When a feature does not conform to a linear distribution, using the mean and standard deviation for scaling would be ill-advised. For instance, consider the outcome of scaling the skewed distributions of price and carat:

The fact that these features remain skewed confirms that standardization is ineffective for them.

To apply non-linear transformations, Sklearn offers the PowerTransformer class (which utilizes logarithmic functions) to reduce skewness and map any distribution as closely as possible to a normal one:

>>> diamonds[["carat", "price"]].var()

The new features exhibit a significant improvement over the original skewed ones. Thus, whenever dealing with a skewed distribution, the PowerTransformer class is the recommended approach.

## Normalization with MinMaxScaler

An alternative to scaling is known as normalization. Instead of utilizing variance and mean, normalization relies on the minimum and maximum values of the distribution. The following equation is used for each value:

This transformation confines the distribution within a defined minimum and maximum value, typically ranging from 0 to 1. Sklearn offers a corresponding MinMaxScaler transformer for this purpose:

While this method compels features to conform to a normal distribution, they will not possess unit variance or a mean of 0.

However, there are limitations associated with this approach. For example, if the maximum value in the training set is lower than that in the test set, the scaling may yield unexpected predictions. The same applies to minimum values.

Additionally, MinMaxScaler does not perform well with features that contain outliers. Consider why this might be the case (hint: pay attention to the MMScaler formula).

Furthermore, MinMaxScaler does not alter the distribution shape at all. After normalization, values fall within the specified range, but the distribution's shape remains unchanged.

For these reasons, StandardScaler is more frequently employed.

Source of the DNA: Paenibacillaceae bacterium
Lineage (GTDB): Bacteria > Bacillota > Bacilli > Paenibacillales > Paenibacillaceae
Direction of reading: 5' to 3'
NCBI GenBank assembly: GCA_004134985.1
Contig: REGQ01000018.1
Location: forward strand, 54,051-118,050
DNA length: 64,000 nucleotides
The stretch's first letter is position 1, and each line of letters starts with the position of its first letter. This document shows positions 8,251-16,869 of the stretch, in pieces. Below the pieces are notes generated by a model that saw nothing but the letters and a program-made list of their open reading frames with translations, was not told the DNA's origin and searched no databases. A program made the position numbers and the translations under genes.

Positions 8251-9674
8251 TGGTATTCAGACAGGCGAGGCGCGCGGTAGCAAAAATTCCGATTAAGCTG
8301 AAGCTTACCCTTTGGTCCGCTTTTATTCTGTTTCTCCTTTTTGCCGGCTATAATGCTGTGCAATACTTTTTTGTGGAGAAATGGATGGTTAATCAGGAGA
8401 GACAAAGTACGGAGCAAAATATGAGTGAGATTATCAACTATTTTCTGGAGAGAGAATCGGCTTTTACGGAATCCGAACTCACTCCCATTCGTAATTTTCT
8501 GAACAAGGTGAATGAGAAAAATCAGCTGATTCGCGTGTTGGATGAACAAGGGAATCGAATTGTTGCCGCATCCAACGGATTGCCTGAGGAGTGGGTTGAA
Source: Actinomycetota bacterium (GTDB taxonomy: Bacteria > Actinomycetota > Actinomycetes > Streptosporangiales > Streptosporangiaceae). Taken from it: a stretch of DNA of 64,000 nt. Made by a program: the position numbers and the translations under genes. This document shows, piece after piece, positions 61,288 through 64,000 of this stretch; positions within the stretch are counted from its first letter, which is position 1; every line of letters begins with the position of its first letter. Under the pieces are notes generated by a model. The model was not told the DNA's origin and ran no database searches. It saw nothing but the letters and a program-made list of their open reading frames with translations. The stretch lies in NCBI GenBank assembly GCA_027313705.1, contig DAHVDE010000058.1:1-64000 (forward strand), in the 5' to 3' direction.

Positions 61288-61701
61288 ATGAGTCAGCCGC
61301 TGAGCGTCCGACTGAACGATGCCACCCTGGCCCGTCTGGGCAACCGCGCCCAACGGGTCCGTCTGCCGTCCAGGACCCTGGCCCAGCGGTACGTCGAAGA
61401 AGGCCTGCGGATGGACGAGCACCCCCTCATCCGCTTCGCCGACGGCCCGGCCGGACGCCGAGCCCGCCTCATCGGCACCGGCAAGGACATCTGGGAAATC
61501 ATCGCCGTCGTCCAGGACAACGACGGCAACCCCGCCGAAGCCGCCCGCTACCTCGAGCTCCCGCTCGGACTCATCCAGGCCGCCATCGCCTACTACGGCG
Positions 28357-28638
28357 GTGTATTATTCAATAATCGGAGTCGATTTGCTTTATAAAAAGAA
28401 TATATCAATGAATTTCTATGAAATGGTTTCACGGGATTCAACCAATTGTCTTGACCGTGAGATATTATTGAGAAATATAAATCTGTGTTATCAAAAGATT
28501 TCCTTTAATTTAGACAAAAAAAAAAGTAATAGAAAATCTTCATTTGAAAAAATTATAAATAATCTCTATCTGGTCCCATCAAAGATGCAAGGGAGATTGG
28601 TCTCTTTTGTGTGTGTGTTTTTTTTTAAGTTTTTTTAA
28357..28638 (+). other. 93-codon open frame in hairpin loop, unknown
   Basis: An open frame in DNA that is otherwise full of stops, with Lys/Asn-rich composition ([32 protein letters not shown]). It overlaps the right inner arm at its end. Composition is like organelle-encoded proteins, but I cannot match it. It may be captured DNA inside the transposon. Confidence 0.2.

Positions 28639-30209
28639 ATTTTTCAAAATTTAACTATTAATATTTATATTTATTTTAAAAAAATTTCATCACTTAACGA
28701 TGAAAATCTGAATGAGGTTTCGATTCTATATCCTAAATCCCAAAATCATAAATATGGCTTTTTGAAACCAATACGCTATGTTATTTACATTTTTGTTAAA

## Bringing it All Together

In this segment, we will attempt to predict diamond cuts using a LogisticRegression algorithm. We will integrate the StandardScaler and PowerTransformer within a pipeline. If you're unfamiliar with how Sklearn pipelines and ColumnTransformers function, refer to this post:

### How to Use Sklearn Pipelines For Ridiculously Neat Code

- towardsdatascience.com

Let's begin. First, we will construct the feature/target arrays and extract the names of the columns to which we will apply the transformers:

Next, we will create a ColumnTransformer object that maps the transformers to the appropriate columns:

We will then integrate this transformer into a Pipeline concluding with a LogisticRegression model:

Finally, we will split the data into training and testing sets and evaluate the classifier's performance:

We achieved a ROC AUC score of 0.83. At this stage, hyperparameter tuning can commence to enhance this score.

## Data Leakage Considerations For the Transformers

Whenever preprocessing is undertaken, it is essential to be vigilant about data leakage. Since all the transformers covered today derive metrics from the underlying distributions of the features, there is potential for them to inadvertently leak information from the test data.

Therefore, it is advisable to partition the data into training and test sets prior to preprocessing. Additionally, avoid using the fit_transform() method on the test set. Transformers should be fitted exclusively to the training data, with transformations applied solely through the transform method.

However, when utilizing these transformers within pipelines, you need not worry about this issue, as Sklearn manages data leakage automatically during feature fitting and transformation.

## Summary

In this article, you learned how to engineer numeric features to conform to the statistical assumptions required by many models. Specifically, we covered:

- Scaling data with StandardScaler, a transformer used to achieve a normal distribution with a mean of 0 and unit variance, primarily suited for distributions without excessive outliers.
- Log transforming data with PowerTransformer, a transformer suitable for converting highly skewed features into a distribution that closely resembles a normal one.
- Normalizing data using MinMaxScaler, a transformer intended for ensuring feature values fall within specified minimum and maximum values. It is less effective with numerous outliers and can behave unexpectedly if values exceed the defined range in the test set, making it a less popular alternative to scaling.

Thank you for reading!